With this in mind, the great majority – around 90% – of the UAE’s potable water supply is produced by desalination. After Saudi Arabia, the UAE is the largest producer of desalinated water in the world. Six of the country’s 70 desalination plants are located in RAK. The newest plant – which includes desalination and wastewater treatment components – was set up in the Al Ghail industrial area in April 2010 by RAKIA. The majority of the production coming from the plant goes to large-scale manufacturers and other nearby industrial firms.
FEWA, in conjunction with the federal government and the water authorities in Abu Dhabi and Dubai, has launched a number of new water-related projects in recent years. As part of the recently announced Dh5.7bn ($1.55bn) federal investment in the water and power infrastructure in the Northern Emirates, FEWA is undertaking a handful of major water-related projects.
The authority will build a 100-km water pipeline from Kalba, in Sharjah, to Dibba, which sits at the north-eastern tip of the UAE, at a cost of Dh900m ($245m). The line will supply 23m gallons of water per day to Fujairah and the town of Khor Fakkan in Sharjah, which is home to a major container terminal. FEWA is also working on a Dh300m ($81.7m), 60-km pipeline that will be able to supply 18m gallons of water per day to Umm Al Quwain and a Dh158m ($43m), 36-km pipeline to help supply RAK.
In mid-2011 parts of RAK experienced a water shortage as a result of a desalination plant in the central Al Nakheel area breaking down. In response FEWA announced plans in December 2011 to build a new desalination plant in the emirate, with a capacity of 15m gallons per day. The project, which is expected to be completed by 2014, will primarily supply water for industrial use.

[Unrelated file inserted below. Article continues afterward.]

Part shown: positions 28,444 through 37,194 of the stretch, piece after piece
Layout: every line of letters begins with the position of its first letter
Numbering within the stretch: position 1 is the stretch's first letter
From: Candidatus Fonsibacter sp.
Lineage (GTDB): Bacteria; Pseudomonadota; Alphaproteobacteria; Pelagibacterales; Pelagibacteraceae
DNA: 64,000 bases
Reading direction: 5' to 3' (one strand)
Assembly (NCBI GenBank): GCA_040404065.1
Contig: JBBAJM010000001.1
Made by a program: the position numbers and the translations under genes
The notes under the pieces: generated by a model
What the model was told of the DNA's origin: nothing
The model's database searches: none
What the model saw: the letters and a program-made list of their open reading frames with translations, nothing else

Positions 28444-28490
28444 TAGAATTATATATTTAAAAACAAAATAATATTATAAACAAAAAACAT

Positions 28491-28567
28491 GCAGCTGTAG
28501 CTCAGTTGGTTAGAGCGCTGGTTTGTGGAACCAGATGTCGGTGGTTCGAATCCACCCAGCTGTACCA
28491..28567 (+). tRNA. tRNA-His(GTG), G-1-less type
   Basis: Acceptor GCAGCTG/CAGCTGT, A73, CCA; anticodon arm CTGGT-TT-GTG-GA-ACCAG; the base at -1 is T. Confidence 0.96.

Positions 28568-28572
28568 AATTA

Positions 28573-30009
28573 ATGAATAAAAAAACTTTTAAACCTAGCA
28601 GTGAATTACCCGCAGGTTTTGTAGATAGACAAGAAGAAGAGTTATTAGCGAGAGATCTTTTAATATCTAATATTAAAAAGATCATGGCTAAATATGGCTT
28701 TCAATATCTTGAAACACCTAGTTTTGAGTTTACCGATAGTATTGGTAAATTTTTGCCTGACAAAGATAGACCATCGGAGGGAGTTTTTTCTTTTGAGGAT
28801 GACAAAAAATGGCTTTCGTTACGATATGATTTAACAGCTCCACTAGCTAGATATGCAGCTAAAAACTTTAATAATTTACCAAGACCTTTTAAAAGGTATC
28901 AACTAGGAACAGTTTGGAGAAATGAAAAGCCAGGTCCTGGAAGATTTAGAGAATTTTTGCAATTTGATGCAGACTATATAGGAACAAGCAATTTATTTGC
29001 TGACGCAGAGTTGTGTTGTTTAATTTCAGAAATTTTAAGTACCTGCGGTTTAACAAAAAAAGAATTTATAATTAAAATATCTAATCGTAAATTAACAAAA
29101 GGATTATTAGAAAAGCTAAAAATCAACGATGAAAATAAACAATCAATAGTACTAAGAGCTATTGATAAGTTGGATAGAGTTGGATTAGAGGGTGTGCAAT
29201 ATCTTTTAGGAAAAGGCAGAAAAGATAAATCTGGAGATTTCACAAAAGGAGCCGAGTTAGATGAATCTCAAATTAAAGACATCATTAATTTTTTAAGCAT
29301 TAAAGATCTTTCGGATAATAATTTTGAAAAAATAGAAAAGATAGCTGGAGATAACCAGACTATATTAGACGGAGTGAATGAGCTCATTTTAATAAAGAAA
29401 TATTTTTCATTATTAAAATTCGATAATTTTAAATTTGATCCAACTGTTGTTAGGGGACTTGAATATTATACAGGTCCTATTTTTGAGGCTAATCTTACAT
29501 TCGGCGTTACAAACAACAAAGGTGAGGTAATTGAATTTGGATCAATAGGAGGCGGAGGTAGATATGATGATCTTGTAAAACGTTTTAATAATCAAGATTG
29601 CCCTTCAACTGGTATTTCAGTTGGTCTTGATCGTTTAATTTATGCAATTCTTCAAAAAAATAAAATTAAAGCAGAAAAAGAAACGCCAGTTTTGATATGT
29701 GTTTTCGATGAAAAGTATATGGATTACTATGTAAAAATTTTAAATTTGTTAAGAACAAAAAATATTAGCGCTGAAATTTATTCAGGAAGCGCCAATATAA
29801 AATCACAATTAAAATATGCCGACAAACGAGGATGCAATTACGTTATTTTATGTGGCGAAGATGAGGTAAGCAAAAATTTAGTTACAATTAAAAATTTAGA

Additionally, in early 2012 FEWA completed work on two 5m-gallon reservoirs in RAK. The two tanks, which cost Dh21m ($5.7m) to construct, will hold enough water to supply the emirate for two full days in an emergency situation. According to Mohammed Mohammed Saleh, the director-general of FEWA, the authority is also in the process of building two 10m-gallon tanks in RAK.
A CENTRE FOR SUSTAINABILITY: RAK’s recent investments in environmental protection and alternative power have the potential to turn the emirate into a regional leader in clean energy and water in the coming years. The RAK Environment Protection and Development Authority (EPDA) has worked closely with the federal Ministry of Environment and Water to introduce programmes aimed at reducing the emirate’s environmental footprint.
The authority, which was set up by royal decree in 2007, oversees a number of initiatives, including a recurring desert clean-up effort; a programme to monitor and curb dust emissions at major industrial plants; and a wide variety of educational programming for schools and the general public.
In early March 2011 the EPDA organised an international conference entitled “Global Warming: Water and Land Use”, which took place at the Al Hamra Convention Centre in RAK and was hosted by Sheikh Saud bin Saqr Al Qasimi, the emirate’s ruler.
The conference attracted guest speakers from a number of major US-based organisations, including the National Aeronautics and Space Administration, the National Oceanic and Atmospheric Administration, and the University of Maryland.
SOLAR WORKS: The Centre Suisse d’Électronique et de Microtechnique (CSEM), a Switzerland-based sustainable energy firm that established a presence in RAK in 2005 as part of a joint venture with RAKIA, is developing a number of ambitious new solar technologies and processes in the emirate.
The company’s flagship project involves floating massive solar arrays in the shallow waters off RAK. The “solar island” project, which was still under development as of mid-2012, has attracted attention from solar energy firms around the world.
CSEM is also working on a number of other projects, including solar-powered air conditioners and solar polygeneration technology, which could potentially boost efficiency at power and desalination plants. Finally, the firm is currently working to set up a testing facility for new solar and new thermal technologies, which may have the potential to eventually attract more alternative energy firms to move ahead with setting up their operations within RAK.